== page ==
“I just don’t think it makes any sense to offer $10,000 claimers a purse of $12,000, when yearlings purchased for $50,000 and above can’t race for a decent purse,” he said emphatically.

The grim reality is that too much of the purse pie is being spent on overnight horses and the result is a changing dynamic in the breeding business.

“You can see how the breeding business is contracting. Less and less mares being bred means tracks don’t have the depth of horseflesh to fill fields adequately,” Katz said.

Katz applauded the efforts in Pennsylvania and Ontario where yearling buyers can race in the main sire stakes or choose to race for less money in second-tier events.

“That is helpful, but you have to offer yearling buyers significant purse money to recoup on their investment,” Katz offered.

The recent rule change for future stakes races which calls for prospective stallions to race at four is a subject Katz touched on from a personal standpoint.

“We raced Dream Away, and after he won the Meadowlands Pace and finished the year strongly we had the opportunity to stand him at one breeding farm and retire him, or go with another breeding farm and return him to the races as a four-year-old. We decided to go with Stonegate and bring him back at four. He ran into Red Bow Tie (a gelding) that year and finished second six times.” Needless to say, Dream Away’s value as a stallion dipped significantly.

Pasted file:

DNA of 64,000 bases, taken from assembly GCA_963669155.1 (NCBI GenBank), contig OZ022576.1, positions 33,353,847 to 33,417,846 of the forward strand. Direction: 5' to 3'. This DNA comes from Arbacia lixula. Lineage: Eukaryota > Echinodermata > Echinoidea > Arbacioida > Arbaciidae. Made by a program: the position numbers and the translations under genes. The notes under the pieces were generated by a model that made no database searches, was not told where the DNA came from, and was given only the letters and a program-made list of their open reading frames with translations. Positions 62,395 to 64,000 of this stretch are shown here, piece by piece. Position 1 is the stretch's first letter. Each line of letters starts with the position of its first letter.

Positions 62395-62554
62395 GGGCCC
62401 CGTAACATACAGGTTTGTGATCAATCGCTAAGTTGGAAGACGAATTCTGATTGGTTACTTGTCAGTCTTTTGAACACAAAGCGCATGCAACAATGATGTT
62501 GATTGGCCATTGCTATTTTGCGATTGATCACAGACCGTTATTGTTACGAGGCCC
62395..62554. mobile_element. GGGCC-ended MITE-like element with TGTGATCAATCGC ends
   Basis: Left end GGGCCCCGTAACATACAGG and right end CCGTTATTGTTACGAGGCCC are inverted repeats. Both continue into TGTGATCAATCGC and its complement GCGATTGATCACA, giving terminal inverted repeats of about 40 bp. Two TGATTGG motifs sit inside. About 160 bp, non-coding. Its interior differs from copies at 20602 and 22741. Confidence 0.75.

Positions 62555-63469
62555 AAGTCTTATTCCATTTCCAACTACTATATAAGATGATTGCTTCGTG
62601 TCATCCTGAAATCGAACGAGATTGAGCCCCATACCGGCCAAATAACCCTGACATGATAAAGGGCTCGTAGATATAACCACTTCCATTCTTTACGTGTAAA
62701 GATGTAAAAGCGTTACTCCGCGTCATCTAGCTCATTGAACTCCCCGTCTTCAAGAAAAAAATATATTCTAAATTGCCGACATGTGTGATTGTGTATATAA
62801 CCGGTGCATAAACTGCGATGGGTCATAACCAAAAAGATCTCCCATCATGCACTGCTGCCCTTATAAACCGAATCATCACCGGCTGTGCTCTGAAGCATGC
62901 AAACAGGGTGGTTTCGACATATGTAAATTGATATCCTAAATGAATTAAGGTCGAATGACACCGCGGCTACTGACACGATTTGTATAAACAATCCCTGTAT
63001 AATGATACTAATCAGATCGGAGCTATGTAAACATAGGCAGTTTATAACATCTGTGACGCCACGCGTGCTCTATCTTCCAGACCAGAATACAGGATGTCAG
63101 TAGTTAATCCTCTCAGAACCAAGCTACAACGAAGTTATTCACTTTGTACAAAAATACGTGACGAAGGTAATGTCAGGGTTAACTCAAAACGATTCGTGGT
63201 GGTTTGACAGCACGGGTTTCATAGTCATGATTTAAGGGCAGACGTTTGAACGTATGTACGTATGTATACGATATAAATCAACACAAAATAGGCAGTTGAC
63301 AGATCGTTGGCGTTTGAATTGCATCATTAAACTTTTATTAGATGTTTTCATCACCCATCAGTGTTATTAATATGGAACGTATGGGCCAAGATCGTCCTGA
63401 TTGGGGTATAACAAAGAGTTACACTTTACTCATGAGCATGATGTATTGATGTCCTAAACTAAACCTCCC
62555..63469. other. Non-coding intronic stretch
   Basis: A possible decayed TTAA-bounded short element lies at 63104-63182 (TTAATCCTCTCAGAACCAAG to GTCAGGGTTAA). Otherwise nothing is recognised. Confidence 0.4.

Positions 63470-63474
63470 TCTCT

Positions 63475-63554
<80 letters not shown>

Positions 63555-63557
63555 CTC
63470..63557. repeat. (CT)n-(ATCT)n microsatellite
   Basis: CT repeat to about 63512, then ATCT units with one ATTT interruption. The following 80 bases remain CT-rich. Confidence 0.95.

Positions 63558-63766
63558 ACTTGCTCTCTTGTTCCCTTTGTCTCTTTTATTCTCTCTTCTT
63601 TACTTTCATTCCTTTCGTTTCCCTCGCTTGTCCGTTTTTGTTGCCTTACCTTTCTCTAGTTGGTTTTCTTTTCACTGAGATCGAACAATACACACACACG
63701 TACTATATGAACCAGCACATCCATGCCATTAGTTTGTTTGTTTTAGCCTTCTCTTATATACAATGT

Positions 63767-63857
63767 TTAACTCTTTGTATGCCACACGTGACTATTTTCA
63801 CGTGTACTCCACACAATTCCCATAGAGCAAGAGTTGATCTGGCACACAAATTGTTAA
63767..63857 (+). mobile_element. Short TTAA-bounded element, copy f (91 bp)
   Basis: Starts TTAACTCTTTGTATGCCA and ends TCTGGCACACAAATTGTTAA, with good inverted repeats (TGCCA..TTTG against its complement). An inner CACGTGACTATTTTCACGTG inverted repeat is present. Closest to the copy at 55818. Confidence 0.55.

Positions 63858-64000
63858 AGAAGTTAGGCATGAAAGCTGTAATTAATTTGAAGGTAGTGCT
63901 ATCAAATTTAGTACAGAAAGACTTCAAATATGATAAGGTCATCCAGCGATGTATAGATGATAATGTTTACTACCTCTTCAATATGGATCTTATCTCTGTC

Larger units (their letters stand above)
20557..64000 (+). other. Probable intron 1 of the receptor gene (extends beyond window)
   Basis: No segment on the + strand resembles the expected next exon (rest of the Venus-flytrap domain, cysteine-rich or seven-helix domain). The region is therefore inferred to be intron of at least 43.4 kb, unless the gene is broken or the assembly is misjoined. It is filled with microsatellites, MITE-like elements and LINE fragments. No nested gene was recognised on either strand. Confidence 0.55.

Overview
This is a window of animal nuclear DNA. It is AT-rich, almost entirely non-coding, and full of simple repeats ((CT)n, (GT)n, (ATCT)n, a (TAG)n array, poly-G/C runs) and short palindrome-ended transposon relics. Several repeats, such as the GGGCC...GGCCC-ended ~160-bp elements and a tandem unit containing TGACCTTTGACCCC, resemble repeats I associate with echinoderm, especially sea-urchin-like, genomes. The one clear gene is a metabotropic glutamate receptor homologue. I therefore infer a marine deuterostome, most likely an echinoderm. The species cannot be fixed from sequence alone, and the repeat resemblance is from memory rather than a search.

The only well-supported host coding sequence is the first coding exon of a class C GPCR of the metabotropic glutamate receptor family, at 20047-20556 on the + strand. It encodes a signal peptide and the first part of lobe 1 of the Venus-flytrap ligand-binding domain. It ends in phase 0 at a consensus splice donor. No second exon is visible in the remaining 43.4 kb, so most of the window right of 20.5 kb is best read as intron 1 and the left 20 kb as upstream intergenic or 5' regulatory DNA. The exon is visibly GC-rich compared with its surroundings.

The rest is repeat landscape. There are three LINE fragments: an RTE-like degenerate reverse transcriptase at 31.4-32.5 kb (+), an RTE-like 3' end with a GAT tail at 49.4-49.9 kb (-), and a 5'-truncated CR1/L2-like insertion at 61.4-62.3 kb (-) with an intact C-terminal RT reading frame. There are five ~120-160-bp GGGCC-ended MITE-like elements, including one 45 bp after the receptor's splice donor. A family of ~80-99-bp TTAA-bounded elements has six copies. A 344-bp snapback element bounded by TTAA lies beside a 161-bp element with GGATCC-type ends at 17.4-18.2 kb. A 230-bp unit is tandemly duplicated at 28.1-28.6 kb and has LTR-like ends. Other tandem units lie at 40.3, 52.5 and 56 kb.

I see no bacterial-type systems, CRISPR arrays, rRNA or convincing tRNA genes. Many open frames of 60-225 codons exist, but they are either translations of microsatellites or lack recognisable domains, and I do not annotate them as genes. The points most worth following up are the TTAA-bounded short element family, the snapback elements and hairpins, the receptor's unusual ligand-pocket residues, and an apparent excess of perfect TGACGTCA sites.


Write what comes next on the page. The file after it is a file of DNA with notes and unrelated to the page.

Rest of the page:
As breeders, Katz and Libfeld are hoping for big things to happen in the championship forum at Woodbine on October 29. To go along with the pair of talented freshman trotting colts they bred, the pair will also be rooting for Metro champion Simply Business, a juvenile pacing colt they own shares in with partner Sam Goldband and trainer Jimmy Takter’s group of Brixton Medical, Order By Stable and Lou Camara, the Muscle Massive partnership.

So is it more difficult to breed a Breeders Crown winner or buy one?

“They are both pretty hard to do,” maintained Katz.

(Breeders Crown)